NEW YORK CITY—"Consent," a new exhibit that "aims to close the gap between what we think about porn and what we say" opens March 21st at apexart in Tribeca in New York City. Curated by adult writer and critic Lynsey G, the exhibit features clips from Vivid Entertainment's Rough Sex 1-3 and other adult movies. "Consent" opens with a reception at the gallery from 6-8 pm and will run through May 12th.
Adult stars in the Vivid clips include Sasha Grey, April Flores, Sinnamon Love, Adrianna Nicole, Madison Young, Brittney Andrews, Danny Wylde, Evan Stone Tyler Knight and Mr. Marcus.
In establishing the premise of the exhibit, "Consent" asks its viewers a basic question: "Have you ever opened up to anyone about your private relationship with pornography? Despite the common knowledge that the use of porn, particularly online, is nearly ubiquitous—according to 2010 statistics compiled by OnlineMBA.com, 25 percent of search engine requests are for porn and over 28,000 people are looking at online porn at any given second—few of us think or talk about it honestly."
"Consent" also includes excerpts from three Vivid movies: Sex Drive, starring the black porn star Mr. Marcus; Night Nurses, a classic feature that explores what really goes on during the high shift at a busy hospital and Chemistry 4. The clips are played silently over interviews Lynsey G has with porn actors and producers as well as consumers of pornography.
The exhibit explores such topics as porn's relationship to body image, sexual behavior, addiction, performer and consumer consent, piracy, sex as performance, and personal and private identity.
"Consent" asks viewers to acknowledge that "by entering this exhibit, I consent to viewing and considering its content, thereby releasing the creators from all liability which may arise should I find myself unexpectedly offended, aroused, or embarrassed."
"When apexart approached me about curating an art show on the topic of pornography, it struck me that porn is a difficult thing around which to structure an intelligent dialogue, especially from an art standpoint. Not because art and porn have nothing in common, but because they have so much in common," Lynsey G wrote regarding the exhibit. "[P]orn skips our systems of reason, but rather than lodging in our viscera and moving up to our brains, porn settles—hot and heavy—in our crotches. Adult entertainment takes advantage of our evolutionary inability to tell the difference between real sex and sexual imagery, and dives into our groins, demanding we take action. In this way, porn is utilitarian, and because we are taught not to speak openly of the utility to which we put it, pornography can hit our naughty bits without doing much else...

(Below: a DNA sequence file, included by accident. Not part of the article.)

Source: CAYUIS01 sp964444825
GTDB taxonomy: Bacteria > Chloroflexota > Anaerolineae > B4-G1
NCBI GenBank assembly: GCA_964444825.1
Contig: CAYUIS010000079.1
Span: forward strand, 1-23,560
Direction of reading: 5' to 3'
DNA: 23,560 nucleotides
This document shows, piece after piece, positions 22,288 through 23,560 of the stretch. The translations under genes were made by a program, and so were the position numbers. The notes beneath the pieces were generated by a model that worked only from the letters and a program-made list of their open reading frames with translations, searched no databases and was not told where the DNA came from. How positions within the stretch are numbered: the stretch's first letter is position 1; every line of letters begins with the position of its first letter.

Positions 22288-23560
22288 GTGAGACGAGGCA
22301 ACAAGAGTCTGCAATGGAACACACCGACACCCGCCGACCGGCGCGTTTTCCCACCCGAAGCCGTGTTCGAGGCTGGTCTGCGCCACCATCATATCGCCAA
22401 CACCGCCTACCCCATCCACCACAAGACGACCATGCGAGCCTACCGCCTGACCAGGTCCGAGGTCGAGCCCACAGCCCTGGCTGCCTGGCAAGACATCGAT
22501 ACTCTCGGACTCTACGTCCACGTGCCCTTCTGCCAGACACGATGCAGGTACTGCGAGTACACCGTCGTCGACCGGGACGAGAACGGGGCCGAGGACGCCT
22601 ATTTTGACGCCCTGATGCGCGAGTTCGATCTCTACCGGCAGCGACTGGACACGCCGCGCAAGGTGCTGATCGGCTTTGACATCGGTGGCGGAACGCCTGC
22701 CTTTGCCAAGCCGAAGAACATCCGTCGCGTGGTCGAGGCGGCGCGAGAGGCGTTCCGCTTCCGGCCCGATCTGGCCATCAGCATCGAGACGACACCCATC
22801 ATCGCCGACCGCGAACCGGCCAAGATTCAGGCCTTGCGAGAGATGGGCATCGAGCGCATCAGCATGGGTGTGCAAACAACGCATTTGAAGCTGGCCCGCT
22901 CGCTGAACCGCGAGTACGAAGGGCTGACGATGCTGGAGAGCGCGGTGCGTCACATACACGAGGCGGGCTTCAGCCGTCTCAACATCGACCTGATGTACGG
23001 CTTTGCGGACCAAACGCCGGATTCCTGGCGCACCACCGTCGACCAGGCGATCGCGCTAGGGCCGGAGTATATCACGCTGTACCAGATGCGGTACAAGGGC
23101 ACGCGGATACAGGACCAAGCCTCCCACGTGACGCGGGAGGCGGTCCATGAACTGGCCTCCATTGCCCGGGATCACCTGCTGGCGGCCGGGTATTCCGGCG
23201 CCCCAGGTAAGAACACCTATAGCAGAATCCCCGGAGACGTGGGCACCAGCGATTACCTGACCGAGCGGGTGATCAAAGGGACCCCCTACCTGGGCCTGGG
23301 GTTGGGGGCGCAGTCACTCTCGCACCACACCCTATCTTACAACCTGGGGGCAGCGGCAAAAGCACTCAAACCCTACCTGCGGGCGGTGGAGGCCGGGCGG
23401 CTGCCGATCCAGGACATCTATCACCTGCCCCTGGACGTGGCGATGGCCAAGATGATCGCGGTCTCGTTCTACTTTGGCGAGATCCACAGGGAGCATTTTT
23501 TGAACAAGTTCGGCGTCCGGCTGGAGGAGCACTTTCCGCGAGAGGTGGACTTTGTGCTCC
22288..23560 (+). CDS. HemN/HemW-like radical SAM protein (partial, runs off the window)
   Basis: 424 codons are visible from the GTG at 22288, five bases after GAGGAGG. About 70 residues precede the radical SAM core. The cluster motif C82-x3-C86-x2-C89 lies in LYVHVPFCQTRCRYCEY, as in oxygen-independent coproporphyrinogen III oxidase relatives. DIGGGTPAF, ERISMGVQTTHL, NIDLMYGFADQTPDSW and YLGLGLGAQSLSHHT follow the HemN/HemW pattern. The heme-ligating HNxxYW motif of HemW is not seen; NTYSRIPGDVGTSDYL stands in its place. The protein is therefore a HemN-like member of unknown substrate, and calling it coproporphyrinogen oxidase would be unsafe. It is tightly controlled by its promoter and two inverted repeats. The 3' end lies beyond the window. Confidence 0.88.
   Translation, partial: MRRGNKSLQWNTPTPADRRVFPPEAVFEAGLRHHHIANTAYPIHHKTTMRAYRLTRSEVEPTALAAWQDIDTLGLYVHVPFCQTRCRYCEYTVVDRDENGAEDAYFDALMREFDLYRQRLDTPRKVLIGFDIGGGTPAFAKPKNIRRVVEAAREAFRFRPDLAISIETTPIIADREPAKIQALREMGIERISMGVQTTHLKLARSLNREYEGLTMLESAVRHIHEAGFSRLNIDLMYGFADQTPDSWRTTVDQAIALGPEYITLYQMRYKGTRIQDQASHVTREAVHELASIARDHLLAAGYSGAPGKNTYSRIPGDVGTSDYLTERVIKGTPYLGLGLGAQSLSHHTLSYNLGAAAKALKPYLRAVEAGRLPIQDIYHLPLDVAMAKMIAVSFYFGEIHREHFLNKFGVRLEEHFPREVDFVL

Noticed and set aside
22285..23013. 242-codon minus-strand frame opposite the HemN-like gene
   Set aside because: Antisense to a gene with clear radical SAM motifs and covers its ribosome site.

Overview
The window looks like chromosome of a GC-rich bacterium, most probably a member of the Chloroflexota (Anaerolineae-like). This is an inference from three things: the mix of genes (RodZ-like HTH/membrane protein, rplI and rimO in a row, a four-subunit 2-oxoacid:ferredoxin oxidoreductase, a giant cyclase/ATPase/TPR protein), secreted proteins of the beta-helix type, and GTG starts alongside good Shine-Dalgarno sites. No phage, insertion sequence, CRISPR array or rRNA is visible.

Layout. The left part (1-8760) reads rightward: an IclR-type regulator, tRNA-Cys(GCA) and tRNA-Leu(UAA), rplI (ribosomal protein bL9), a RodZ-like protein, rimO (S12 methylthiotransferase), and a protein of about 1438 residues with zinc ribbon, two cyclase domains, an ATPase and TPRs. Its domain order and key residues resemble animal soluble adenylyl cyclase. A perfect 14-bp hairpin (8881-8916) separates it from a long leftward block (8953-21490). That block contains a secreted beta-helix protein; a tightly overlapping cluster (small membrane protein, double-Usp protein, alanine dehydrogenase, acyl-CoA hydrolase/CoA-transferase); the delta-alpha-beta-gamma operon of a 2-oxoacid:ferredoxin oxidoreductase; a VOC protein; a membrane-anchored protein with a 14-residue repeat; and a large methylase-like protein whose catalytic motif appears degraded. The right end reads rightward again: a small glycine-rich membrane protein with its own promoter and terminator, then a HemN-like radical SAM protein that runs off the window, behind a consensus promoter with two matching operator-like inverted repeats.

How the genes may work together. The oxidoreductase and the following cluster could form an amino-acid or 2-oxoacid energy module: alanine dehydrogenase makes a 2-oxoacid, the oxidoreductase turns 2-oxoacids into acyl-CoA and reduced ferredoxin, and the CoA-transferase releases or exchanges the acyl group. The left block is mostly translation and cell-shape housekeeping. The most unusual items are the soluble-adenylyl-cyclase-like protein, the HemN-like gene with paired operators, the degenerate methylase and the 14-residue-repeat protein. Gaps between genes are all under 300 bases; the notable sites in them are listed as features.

"So pornography goes undiscussed, unlike its cousin art," she c ontinued. "Most of us don't want to discuss it, much less see a need for discussion. We just feel it (and ourselves), neglecting to open it up to dialogue, analysis, criticism… the things that give the 'high arts' their cultural oomph. This lack of dialogue allows the space where conversation could take place to instead remain vacant, echoing with the hysterical cries of pro- and anti-porn zealots who take advantage of the lack of critical context to promote their antithetical messages, though most of us know that the truth is somewhere between black and white. Porn is a huge grey area, a murky patch of swamp that's easier to enjoy when left alone. So most of us keep quiet about what we really think, if we think at all, shrugging, 'Who cares? It's just porn.'"
Describing herself as an "advocate for pornography," Lynsey understands that even porn fans often lack the introspection that would help them understand their desires, not to mention the relationship of porn both to our everyday activities and our subconscious cultural memes.
"Though the media informs us that adult entertainment is 'mainstream' and that our culture is becoming 'pornified,' the topic of personal relationships to porn is still taboo," she noted. "The space that yawns between what we do and what we say is so empty and quiet that other spaces have opened around it. There is the space between what consumers think about porn stars and what porn stars are really like, the expanse between pornographic sex and private sex, the distance between porn bodies and 'real' bodies, the divide between what we think of as the 'typical' porn user (indubitably male, balding, overweight) and a real porn user (you, your family, your coworkers), the long corridor we imagine stretching between performers and consumers. All of these spaces are virtually empty of honest discussion. They are dark, and, as dark places often are, they are scary... 'Consent' is my attempt to turn up the lights in the space I occupy by documenting and presenting what the world looks like from my point of view."
Lynsey G, a native New Yorker, said she "splits her smutty scribblings between DVD reviews, set copy, sex toy reviews, performer interviews, 'sexpert' advice, analysis and criticism." She is also editor-in-chief of WHACK! Magazine.